Don’t blame workers for state’s financial problems

SHARE Don’t blame workers for state’s financial problems

(AP Photo/Seth Perlman)

In an otherwise sensible endorsement of J.B. Pritzker for governor, the Sun-Times took an inexplicable and groundless swipe at public service workers. If Pritzker is elected, the Sun-Times says, he must “drive a harder bargain on future employee wages and pensions.”

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The clear implication that the state’s budget problems stem from state workers being overpaid is a frequent talking point of Gov. Bruce Rauner. It’s false. Here are the facts: State employees provide vital public services in every part of Illinois. They protect kids, care for veterans and people with disabilities, ensure safe prisons and do many other difficult and often dangerous jobs.

Despite doing such important work, Illinois state and local government employees earned 13.5 percent less than comparable private sector workers as of a 2013 University of Illinois study. Since then, state workers have received no pay increase in more than four years, due to Rauner’s refusal to negotiate with our union (and the failure to honor step plan progression for the lowest-paid workers, despite a court finding that his freeze is illegal).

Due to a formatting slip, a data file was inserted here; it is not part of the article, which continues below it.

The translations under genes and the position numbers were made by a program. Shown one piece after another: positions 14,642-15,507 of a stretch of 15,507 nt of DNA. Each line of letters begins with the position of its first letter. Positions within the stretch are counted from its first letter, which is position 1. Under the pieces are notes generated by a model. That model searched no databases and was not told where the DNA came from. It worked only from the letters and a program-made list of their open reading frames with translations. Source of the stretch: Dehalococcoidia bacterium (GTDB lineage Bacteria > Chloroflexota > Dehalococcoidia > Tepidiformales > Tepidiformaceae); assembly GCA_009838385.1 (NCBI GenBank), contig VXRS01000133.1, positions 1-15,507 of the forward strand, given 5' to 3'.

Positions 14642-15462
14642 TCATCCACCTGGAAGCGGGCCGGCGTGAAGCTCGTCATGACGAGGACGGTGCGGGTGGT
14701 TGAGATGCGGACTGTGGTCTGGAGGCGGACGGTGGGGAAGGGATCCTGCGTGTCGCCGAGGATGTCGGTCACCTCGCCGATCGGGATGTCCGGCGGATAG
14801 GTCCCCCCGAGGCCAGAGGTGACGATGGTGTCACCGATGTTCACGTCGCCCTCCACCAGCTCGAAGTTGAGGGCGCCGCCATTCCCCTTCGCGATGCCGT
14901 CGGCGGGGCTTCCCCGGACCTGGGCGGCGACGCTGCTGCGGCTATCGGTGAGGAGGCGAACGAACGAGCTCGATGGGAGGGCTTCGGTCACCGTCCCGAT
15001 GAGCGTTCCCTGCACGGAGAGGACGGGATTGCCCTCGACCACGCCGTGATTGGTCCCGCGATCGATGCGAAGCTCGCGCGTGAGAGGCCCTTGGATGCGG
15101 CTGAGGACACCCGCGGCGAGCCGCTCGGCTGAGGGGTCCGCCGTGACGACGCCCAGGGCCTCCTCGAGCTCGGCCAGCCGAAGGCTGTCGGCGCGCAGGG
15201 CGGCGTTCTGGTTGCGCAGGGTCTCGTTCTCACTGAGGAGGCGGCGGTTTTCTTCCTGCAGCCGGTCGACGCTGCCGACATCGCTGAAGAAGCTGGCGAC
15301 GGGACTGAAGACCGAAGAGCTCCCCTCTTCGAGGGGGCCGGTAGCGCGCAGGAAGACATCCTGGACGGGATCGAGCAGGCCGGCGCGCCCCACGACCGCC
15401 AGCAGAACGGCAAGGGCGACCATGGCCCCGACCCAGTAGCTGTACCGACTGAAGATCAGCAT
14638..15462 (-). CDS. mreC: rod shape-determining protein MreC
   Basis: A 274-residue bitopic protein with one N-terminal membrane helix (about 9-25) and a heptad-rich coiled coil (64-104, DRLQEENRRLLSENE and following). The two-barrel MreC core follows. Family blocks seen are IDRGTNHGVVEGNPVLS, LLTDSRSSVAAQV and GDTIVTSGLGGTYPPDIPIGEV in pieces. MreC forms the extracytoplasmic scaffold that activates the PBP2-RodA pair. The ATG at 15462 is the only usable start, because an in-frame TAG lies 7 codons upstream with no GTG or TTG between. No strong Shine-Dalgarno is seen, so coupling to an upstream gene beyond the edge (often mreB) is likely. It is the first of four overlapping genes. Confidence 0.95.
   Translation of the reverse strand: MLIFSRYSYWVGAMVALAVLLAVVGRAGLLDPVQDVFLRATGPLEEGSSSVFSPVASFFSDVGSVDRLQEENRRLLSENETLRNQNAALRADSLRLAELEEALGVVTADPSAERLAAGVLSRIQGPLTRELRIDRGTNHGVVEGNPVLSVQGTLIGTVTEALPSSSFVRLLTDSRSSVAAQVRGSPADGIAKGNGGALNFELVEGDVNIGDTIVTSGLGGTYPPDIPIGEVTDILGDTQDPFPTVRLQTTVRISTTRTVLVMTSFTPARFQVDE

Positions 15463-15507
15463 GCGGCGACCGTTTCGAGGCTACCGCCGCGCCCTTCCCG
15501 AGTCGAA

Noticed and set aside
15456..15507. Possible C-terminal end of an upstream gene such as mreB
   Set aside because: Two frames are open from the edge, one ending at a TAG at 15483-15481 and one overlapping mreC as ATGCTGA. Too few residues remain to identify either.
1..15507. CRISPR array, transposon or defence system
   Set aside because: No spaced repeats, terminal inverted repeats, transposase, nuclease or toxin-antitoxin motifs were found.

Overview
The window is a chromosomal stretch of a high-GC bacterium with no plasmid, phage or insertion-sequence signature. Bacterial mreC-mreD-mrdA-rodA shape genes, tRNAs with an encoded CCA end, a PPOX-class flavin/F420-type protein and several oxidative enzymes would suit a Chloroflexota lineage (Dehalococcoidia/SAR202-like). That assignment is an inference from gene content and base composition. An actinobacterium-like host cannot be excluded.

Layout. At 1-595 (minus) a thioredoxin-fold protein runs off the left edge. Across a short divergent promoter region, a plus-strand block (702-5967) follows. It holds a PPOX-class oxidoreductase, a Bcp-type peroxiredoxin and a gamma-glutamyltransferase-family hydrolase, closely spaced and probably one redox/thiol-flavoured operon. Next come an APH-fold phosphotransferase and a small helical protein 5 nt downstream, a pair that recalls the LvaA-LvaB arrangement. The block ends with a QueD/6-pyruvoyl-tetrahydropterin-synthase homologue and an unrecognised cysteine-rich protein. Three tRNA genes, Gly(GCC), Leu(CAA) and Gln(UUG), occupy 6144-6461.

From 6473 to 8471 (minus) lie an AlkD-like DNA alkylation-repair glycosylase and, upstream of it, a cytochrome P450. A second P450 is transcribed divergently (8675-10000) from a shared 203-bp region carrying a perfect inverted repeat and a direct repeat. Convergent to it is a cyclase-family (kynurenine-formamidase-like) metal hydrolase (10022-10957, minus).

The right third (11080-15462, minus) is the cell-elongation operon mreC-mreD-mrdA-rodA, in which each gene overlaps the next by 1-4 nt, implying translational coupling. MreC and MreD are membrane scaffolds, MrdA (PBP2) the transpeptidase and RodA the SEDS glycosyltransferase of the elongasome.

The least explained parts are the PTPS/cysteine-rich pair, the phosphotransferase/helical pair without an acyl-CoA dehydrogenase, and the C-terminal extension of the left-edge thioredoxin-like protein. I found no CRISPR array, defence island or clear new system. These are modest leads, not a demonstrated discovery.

The average pension benefit earned by state workers is modest — just $33,000 a year. For anyone hired since 2011 (roughly one-third of the workforce and growing) even that amount has already been reduced.

The Sun-Times says its mission is to “cover the stories and issues that matter most to Chicago’s working men and women.” If it wants to do so accurately, its editorial page shouldn’t make ill-informed attacks on those working men and women in the public service all across Illinois.

Mike Newman, deputy director, AFSCME Council 31

Failed miserably

Yes, Republicans cut taxes as promised; however, they have failed miserably to keep their promises to reduce budget deficits and the national debt. Instead of reducing deficits and debt, Republicans and President Trump are passing budgets with massive deficits and adding to the debt.

In the first two years of the Trump presidency, Republicans have approved budget deficits of about two trillion dollars. After all the years of claiming to be fiscally conservative, Republicans still fail to realize that reducing revenues and not spending is a formula for fiscal disaster.

Victor Darst,Huntley

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